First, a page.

Awards and nominations[edit] Academy Award Nominated for Best Writing (Original Screenplay) - Danilo Bach and Daniel Petrie, Jr. British Academy Film Awards Nominated for Best Score - Harold Faltermeyer Edgar Allan Poe Award Nominated for Best Motion Picture - Daniel Petrie, Jr. Golden Globe Award Nominated for Best Motion Picture - Comedy/Musical Nominated for Best Motion Picture Actor - Comedy/Musical - Eddie Murphy Grammy Award Won for Best Score Soundtrack Album - Marc Benno, Harold Faltermeyer, Keith Forsey, Micki Free, Jon Gilutin, Howard Hewett, Bunny Hull, Howie Rice, Sharon Robinson, Danny Sembello, Sue Sheridan, Richard Theisen, Allee Willis People's Choice Award Won for Favorite Motion Picture Stuntman Award Won for Best Vehicular Stunt (Motion Picture) - Eddy Donno This film is No. 22 on Bravo's list of the 100 funniest films.[21][22] American Film Institute Lists AFI's 100 Years... 100 Movies - Nominated[23] AFI's 100 Years... 100 Laughs - #63 AFI's 100 Years... 100 Heroes and Villains: Detective Axel Foley - Nominated Hero[24]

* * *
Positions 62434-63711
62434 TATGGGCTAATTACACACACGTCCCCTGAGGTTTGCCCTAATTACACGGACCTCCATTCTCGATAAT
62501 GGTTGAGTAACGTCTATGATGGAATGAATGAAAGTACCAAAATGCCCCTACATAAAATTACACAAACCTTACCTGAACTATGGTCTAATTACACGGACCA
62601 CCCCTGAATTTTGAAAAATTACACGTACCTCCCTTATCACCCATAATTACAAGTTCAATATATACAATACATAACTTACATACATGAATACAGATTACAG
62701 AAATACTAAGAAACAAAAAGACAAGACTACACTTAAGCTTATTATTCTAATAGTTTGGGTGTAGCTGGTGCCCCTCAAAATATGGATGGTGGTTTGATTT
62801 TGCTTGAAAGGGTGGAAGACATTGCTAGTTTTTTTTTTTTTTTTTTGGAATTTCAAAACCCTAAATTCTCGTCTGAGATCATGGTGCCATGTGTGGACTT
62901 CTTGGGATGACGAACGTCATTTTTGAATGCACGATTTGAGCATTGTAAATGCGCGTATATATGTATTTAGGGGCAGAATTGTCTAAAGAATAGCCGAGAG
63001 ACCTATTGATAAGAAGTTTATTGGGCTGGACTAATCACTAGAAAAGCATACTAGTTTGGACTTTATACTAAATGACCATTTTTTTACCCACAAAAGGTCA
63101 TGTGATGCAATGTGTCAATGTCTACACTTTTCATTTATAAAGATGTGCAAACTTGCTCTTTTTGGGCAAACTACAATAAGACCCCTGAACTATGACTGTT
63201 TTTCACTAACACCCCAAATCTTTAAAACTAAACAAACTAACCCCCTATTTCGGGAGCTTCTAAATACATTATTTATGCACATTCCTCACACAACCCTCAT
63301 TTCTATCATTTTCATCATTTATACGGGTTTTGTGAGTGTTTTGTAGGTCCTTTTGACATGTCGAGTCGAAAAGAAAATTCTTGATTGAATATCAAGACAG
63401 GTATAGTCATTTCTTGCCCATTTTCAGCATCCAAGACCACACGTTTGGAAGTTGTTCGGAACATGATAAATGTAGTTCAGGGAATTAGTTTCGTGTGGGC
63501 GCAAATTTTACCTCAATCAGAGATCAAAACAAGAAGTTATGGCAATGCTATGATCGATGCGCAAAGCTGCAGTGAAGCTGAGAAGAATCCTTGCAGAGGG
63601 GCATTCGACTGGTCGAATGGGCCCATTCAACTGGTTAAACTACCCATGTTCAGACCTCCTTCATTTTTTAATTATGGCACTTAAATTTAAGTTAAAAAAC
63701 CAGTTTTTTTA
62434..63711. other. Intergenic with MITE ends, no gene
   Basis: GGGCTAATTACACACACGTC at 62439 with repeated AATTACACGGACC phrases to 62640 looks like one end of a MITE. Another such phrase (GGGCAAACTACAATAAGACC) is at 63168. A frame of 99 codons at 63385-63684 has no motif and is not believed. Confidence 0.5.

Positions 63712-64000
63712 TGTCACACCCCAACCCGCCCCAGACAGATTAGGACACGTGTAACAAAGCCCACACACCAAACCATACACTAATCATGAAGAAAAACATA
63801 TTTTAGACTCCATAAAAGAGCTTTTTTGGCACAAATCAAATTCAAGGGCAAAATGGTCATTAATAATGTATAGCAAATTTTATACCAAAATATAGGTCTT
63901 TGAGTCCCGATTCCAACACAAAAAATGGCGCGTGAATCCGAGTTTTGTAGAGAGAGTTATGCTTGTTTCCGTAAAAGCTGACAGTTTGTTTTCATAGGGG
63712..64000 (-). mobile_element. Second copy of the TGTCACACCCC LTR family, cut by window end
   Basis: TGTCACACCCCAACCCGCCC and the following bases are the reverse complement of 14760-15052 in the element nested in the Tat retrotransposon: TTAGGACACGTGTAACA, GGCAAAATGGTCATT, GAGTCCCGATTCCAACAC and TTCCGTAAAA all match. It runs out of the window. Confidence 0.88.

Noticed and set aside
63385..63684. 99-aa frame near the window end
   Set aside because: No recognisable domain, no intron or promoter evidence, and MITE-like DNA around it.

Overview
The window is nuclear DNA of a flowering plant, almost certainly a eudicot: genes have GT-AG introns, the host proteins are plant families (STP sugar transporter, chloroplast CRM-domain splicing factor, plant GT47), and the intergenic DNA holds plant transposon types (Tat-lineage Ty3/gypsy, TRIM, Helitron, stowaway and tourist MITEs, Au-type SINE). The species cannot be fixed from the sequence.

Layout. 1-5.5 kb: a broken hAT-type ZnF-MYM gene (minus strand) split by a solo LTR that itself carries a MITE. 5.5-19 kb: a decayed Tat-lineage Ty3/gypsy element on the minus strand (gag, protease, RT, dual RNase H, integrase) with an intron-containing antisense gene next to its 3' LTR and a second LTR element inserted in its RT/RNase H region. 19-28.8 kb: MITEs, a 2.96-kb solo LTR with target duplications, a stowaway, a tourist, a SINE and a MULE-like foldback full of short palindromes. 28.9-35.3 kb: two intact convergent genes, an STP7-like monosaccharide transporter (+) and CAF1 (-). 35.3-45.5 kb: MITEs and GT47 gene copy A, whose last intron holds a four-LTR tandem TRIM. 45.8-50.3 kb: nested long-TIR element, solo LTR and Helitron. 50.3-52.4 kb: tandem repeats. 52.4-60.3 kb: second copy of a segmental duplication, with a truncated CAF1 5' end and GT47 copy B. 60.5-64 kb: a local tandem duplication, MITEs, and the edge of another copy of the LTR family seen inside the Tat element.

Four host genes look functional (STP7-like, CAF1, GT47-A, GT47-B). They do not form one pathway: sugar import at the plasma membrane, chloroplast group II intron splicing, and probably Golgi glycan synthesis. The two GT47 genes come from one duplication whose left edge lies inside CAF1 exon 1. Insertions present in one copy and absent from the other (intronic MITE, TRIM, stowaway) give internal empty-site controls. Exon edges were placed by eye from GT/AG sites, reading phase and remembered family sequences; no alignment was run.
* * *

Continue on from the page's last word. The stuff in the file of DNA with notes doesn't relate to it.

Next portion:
Legacy[edit] The film was followed by two sequels, Beverly Hills Cop II and Beverly Hills Cop III, both starring Eddie Murphy, in 1987 and 1994, respectively. Judge Reinhold reprised his role for the sequels. The second film met with mixed reviews but was a box office success, while the third film was unsuccessful both critically and commercially. In 2013, a television series was reported to be in the works for CBS.[25] The pilot was written by Shawn Ryan and directed by Barry Sonnenfeld. Brandon T. Jackson was cast as Axel Foley's son.[26] The series was not picked up, but Ryan reported that it tested well enough for Paramount to put a fourth film into production.[27]